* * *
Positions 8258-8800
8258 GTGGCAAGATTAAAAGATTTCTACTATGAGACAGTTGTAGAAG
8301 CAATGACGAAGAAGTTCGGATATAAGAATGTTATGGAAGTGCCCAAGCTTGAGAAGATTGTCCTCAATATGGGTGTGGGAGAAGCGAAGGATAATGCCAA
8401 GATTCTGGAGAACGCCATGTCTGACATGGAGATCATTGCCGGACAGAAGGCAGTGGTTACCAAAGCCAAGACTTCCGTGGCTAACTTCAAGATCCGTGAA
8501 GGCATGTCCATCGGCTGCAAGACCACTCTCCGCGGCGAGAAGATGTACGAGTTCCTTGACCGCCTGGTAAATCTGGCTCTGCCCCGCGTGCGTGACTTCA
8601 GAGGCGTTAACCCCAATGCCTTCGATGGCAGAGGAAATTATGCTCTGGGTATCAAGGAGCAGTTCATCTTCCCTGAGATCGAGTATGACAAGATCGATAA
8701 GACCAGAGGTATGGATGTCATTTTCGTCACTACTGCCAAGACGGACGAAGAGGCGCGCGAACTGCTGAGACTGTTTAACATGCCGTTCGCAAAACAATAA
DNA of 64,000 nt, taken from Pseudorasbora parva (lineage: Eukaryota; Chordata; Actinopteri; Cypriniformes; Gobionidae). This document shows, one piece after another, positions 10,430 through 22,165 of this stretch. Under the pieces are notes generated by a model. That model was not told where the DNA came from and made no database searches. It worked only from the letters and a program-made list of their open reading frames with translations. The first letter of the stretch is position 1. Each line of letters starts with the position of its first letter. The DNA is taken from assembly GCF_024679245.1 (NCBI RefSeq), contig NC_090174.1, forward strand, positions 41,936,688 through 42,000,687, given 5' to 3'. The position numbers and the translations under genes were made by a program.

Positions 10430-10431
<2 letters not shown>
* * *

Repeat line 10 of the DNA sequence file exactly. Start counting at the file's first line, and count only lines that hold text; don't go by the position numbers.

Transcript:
<2 letters not shown>